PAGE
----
It must have been disappointing for the committee and anglers for the outcome of the 2010 Emo Walleye Classic in having the lowest-ever winning weight in its nine-year history.
It was speculated prior to the tournament that it would be successful because of the lower level of the Rainy River; but the excuses for the poor showing was an early spring and low waters, which sent the walleyes to Lake of the Woods.
Personally, I do not believe this was the reason at all because any waters that have a current, the oxygen content is at a high level, which holds any species of fish and generally cooler that water in non-current lakes.
There are two reasons, I believe, for this downfall. One is that, judging by the photograph on the sports page last week, it showed the boats fishing the middle of the river. In other words, they were not where most of the walleyes were.
I got a phone call from a friend of mine living in the town of Rainy River, who told me he was fishing off the riverbank, casting a bobber and minnow hook-up and watching it drift down the shore, then repeating in this fashion.
While doing this, he noticed a fish swim by, and then a couple more. Thinking they were suckers, he paid no attention while following the pattern mentioned above.
But the sun came out and when the next fish swam by, he noticed the white spot on the tail and then realized they were walleyes.
He put his fishing gear aside and with his landing net, he caught his limit of four walleye while releasing three that were over the size limit.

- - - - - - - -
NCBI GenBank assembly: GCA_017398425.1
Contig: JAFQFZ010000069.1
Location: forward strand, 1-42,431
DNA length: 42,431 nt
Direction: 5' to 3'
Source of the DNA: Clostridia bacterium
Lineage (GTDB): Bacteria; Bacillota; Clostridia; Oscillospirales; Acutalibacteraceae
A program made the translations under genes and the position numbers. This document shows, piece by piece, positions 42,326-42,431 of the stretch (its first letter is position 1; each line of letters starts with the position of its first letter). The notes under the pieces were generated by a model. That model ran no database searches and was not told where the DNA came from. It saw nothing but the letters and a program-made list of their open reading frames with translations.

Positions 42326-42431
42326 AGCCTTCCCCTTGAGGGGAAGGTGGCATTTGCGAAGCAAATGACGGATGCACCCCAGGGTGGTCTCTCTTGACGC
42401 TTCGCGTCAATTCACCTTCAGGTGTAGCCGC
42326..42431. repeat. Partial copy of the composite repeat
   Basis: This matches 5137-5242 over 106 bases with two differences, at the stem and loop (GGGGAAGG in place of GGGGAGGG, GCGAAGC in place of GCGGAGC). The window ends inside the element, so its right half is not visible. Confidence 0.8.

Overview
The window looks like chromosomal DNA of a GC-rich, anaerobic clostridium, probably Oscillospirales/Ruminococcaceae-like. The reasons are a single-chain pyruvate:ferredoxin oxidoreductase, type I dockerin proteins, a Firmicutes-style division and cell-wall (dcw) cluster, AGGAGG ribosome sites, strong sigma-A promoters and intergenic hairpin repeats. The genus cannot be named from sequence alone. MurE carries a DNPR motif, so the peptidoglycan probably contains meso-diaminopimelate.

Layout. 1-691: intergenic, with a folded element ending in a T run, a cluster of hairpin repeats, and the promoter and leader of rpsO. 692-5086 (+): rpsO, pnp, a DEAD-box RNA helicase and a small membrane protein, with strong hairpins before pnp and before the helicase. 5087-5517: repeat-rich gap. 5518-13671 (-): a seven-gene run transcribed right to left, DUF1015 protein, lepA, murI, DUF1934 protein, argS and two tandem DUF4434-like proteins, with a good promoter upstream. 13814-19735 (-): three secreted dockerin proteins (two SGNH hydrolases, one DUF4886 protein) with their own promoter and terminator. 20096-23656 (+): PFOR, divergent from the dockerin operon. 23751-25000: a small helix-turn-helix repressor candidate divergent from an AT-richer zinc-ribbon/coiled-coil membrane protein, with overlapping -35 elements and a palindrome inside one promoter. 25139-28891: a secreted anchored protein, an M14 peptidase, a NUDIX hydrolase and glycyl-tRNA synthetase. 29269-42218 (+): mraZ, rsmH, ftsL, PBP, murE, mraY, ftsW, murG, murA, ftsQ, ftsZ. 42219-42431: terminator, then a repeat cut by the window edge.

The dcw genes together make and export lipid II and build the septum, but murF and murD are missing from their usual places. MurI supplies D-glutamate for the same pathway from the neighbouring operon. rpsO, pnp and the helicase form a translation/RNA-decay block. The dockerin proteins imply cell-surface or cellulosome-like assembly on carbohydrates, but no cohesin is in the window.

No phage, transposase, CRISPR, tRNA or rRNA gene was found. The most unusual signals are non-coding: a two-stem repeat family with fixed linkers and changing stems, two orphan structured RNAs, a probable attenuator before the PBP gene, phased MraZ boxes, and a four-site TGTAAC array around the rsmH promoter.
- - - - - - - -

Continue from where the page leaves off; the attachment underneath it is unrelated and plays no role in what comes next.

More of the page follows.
The reasoning for this is that the Canadian side of the river gets most of the sunshine, resulting in warmer water, especially along the rocky shoreline.
Backing up this reasoning, Day 1 leader Ron Parks recounted how, in the first five minutes of the first day of the EWC, thought he was snagged but found out it was a fish.
He was quoted as saying it came it “too fast”—a very good sign that fish are sluggish right after their spawning is complete.
My second reasoning comes from listening to anglers commenting that if they were in a bass tournament, they would have won it.
A friend of mine from Emo told me that when he went out to one of his walleye spots, he caught bass on almost every cast. Myself, competing in the International Falls Bass Classic, smallmouth bass were plentiful within four miles of the landing.
This shows that bass are from Fort Frances, Emo, and Rainy River, and they are increasing more and more as they are hardly kept for eating purposes.
Before it is too late, both Emo and Rainy River walleye tournament organizers should consider changing over to smallmouth bass tournaments, which will be more successful, catching more fish, and, by far, a much better fighting fish on the end of the line.
I am sure that the volunteers did a remarkable job and was quoting no change as to being successful. But there has to be a change of species, otherwise the Emo Walleye Classic will be a thing of the past.
Michael J. Baranowski
Nestor Falls, Ont.